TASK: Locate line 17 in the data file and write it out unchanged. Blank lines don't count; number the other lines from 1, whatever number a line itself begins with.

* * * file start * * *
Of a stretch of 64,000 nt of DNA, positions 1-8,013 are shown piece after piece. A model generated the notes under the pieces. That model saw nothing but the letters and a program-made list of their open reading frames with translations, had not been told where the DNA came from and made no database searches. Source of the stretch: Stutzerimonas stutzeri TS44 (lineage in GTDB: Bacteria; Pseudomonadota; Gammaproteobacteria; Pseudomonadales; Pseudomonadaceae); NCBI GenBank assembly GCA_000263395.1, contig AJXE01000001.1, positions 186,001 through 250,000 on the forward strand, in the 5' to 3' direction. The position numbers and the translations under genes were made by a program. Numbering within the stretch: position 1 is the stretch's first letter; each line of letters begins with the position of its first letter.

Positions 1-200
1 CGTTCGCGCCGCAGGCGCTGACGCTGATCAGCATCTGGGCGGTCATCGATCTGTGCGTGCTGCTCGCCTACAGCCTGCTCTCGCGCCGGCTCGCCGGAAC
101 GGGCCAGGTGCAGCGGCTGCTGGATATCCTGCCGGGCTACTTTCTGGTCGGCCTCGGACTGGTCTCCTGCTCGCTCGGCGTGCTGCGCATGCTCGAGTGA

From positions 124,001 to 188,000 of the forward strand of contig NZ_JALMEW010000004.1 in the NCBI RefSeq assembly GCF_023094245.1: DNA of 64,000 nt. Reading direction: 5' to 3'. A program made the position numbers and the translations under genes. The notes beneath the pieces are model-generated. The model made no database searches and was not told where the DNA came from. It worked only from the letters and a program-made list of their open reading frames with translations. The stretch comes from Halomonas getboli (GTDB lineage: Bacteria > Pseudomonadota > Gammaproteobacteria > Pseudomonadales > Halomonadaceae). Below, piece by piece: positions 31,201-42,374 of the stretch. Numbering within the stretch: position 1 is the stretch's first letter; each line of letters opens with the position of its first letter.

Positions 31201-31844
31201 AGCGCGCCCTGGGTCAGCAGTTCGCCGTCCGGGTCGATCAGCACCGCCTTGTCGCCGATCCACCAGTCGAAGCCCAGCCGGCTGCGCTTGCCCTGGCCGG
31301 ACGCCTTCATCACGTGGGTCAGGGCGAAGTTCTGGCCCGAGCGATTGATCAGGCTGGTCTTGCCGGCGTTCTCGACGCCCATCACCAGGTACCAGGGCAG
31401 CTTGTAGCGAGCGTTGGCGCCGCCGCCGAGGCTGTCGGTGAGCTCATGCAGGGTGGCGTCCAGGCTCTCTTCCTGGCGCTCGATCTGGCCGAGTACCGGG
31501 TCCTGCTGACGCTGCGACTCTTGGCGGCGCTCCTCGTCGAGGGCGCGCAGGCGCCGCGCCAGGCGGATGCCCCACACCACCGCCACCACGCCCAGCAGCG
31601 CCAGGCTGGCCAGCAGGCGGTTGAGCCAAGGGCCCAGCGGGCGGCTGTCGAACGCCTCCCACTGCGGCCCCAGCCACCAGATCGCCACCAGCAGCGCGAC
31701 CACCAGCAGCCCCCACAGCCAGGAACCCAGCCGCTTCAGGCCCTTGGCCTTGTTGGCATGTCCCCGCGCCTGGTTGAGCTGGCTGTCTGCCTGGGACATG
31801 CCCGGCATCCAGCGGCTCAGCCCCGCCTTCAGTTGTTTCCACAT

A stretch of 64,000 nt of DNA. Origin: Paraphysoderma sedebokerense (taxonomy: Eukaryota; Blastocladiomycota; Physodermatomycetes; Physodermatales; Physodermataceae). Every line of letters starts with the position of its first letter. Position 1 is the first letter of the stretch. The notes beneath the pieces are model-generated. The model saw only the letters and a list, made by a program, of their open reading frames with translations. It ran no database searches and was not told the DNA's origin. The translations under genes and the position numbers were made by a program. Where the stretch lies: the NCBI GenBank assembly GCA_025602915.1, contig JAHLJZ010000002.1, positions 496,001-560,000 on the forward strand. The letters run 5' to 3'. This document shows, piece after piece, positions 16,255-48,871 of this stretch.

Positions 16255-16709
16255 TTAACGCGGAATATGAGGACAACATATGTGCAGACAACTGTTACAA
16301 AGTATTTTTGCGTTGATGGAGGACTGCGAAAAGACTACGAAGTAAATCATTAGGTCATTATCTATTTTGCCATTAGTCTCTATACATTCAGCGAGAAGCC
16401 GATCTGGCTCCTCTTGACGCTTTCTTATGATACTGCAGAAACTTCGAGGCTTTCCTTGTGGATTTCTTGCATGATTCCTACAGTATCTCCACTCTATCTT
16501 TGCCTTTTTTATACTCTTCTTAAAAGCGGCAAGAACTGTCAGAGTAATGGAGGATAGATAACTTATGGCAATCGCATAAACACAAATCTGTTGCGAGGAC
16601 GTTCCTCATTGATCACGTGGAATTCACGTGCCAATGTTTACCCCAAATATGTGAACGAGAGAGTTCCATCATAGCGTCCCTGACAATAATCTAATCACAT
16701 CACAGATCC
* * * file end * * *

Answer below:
16301 AGTATTTTTGCGTTGATGGAGGACTGCGAAAAGACTACGAAGTAAATCATTAGGTCATTATCTATTTTGCCATTAGTCTCTATACATTCAGCGAGAAGCC